Congo’s KOKOKO! Makes Joyful Dance Music From Instruments Made Of Junk

KOKOKO!, a band from the Democratic Republic of Congo, performs at an NPR Tiny Desk Concert that will be posted at a future date. Bob Boilen/NPR hide captiontoggle caption Bob Boilen/NPR

KOKOKO!, a band from the Democratic Republic of Congo, performs at an NPR Tiny Desk Concert that will be posted at a future date.Bob Boilen/NPR

Before the members of Congolese music collective KOKOKO! take the stage at Washington, D.C.’s Rock & Roll Hotel, they slip into bright yellow jumpsuits.

The fashion choice, they explain, has utilitarian roots: That’s what a lot of workers in Congo wear. Their instruments have a similar no-frills style — they were crafted from kitchen pots, tin cans and air-conditioner parts.

“It started out because commercial instruments in Kinshasa [where they live] are too expensive to buy and also too expensive to rent. So it started with the necessity of creating your own guitar or your own bass,” says member Boms Bomolo.

The group’s name reflects their humble origins. “KOKOKO” means “knock knock knock” in the local language, Lingala. When they were getting started in 2016, they picked it as a call-out for somebody to open the door and let their music in.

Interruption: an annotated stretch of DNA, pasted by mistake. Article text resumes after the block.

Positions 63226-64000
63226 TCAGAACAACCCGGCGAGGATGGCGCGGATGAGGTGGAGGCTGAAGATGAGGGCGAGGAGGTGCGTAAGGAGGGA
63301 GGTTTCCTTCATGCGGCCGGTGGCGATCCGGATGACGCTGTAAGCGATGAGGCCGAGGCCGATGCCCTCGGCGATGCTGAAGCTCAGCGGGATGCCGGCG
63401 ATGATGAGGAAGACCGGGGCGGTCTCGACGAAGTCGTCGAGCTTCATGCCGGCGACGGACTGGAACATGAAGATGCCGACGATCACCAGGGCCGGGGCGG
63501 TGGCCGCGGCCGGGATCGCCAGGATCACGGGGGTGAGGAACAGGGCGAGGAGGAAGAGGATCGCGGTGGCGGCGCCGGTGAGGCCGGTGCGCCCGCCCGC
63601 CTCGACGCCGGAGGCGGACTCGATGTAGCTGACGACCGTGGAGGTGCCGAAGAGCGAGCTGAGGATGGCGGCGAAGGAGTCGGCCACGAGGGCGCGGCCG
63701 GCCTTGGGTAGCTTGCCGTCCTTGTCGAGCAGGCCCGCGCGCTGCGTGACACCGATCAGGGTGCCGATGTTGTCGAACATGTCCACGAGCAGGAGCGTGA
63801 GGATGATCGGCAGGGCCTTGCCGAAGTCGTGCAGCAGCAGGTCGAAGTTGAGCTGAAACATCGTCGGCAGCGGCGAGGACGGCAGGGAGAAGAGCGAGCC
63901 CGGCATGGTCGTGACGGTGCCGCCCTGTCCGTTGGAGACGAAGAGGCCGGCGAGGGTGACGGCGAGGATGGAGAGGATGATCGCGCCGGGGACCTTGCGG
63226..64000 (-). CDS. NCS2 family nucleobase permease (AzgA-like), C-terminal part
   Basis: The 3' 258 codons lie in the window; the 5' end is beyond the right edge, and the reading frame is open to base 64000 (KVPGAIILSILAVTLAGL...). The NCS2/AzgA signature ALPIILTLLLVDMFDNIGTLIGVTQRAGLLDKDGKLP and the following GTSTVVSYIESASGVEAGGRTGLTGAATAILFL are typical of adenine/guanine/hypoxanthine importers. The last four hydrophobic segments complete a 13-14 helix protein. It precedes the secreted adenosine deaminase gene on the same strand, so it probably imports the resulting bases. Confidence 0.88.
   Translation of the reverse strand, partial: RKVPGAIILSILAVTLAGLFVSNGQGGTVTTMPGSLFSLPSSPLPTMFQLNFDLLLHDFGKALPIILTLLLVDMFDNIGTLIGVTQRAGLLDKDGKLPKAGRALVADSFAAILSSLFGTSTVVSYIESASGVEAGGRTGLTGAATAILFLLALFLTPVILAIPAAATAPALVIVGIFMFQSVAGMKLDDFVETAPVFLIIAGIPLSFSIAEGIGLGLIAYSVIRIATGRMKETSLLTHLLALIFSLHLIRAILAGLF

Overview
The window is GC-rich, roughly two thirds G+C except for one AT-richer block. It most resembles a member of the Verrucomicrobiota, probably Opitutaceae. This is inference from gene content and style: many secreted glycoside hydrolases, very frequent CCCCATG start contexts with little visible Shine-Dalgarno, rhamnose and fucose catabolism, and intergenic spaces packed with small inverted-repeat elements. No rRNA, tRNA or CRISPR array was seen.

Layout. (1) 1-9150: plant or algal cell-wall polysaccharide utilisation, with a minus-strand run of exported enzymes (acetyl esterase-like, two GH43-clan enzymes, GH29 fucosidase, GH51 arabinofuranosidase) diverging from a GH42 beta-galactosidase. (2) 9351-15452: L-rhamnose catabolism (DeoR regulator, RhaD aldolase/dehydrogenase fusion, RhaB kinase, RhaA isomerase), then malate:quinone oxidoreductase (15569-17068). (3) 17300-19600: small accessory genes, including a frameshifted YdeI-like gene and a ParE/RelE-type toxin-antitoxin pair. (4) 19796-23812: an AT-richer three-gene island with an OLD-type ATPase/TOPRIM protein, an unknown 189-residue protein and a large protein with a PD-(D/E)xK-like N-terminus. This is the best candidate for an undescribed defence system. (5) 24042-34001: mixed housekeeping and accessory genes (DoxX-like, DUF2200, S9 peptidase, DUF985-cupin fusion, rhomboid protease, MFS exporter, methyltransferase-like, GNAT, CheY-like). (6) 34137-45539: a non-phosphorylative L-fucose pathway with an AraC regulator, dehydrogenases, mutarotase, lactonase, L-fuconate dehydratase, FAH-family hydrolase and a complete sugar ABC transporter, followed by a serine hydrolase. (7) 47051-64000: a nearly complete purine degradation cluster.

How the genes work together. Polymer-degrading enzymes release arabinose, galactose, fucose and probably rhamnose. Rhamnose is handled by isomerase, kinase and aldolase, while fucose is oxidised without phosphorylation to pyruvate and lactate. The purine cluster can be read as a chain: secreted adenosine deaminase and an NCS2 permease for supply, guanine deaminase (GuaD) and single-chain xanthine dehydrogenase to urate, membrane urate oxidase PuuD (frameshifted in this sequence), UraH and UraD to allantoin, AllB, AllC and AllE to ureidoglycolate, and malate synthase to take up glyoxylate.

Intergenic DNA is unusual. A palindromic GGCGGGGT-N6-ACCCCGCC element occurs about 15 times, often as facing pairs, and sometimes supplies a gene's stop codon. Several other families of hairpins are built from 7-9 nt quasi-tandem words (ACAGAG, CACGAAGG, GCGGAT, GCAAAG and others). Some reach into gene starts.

And the door is definitely open for their joyful dance music, with energetic percussion, electronic beats and call and response vocals between the band members and audience. Even if the crowd at Rock & Roll Hotel doesn’t understand the Kikongo, Lingala, French and Swahili lyrics, they eagerly repeat the words back to singer Love Lokombe.

In their first two years, KOKOKO! toured the world and released a slew of singles and an EP. They dropped their debut LP, Fongola, in July to rave reviews. Earlier this year, their performance at South by Southwest music festival in Austin, Texas, caught the attention of NPR’s All Songs Considered. Now wrapping up their first big tour across North America, they stopped by NPR’s Tiny Desk on October 1.

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